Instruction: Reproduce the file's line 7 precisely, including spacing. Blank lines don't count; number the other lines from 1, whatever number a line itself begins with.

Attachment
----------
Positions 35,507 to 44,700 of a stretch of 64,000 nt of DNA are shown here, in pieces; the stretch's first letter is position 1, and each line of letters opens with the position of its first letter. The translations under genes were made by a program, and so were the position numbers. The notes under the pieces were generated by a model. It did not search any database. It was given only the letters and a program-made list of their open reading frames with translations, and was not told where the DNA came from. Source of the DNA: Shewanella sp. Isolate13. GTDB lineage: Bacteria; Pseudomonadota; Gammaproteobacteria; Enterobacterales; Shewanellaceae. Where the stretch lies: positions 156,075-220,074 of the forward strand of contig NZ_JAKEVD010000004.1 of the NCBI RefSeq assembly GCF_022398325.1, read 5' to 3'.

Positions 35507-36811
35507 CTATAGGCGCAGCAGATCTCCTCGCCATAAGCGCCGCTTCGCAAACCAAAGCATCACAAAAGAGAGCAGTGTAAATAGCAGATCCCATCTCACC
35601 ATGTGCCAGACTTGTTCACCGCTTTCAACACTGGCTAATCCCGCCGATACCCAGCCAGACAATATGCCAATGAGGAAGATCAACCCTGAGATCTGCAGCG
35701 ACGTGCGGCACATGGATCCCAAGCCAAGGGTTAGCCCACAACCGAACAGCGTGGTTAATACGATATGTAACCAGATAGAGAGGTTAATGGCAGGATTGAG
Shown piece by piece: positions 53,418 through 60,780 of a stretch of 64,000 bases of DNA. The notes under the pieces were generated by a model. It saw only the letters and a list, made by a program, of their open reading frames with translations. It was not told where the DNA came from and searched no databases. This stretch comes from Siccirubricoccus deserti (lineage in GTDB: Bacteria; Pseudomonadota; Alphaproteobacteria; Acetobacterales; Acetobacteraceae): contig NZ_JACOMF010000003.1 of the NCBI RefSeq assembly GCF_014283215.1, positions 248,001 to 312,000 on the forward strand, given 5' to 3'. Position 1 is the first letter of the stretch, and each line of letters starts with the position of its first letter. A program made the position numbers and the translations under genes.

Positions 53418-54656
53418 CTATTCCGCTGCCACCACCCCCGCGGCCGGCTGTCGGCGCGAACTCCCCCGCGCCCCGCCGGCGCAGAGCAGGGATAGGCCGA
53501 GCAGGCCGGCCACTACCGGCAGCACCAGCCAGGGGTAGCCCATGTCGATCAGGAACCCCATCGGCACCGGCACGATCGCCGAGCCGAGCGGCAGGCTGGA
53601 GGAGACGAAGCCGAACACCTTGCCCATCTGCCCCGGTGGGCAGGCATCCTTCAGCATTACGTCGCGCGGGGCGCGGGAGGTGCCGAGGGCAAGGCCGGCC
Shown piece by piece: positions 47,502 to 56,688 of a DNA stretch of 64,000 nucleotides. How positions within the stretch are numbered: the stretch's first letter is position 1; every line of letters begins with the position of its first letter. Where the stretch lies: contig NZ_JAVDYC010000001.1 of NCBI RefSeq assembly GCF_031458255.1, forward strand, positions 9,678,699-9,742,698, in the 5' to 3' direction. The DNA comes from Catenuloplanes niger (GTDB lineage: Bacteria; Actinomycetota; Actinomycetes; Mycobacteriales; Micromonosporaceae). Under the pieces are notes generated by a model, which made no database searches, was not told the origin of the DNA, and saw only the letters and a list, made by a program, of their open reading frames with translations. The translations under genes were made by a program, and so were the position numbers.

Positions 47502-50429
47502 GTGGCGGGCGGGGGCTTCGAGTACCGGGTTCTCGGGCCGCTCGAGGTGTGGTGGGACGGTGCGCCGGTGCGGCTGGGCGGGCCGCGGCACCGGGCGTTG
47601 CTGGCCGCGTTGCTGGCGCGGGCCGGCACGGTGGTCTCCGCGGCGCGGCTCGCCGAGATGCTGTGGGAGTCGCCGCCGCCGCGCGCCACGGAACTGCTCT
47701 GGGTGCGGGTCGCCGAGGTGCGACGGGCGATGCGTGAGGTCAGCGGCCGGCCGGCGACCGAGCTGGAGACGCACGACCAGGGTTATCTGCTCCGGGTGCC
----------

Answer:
Positions 53418-54656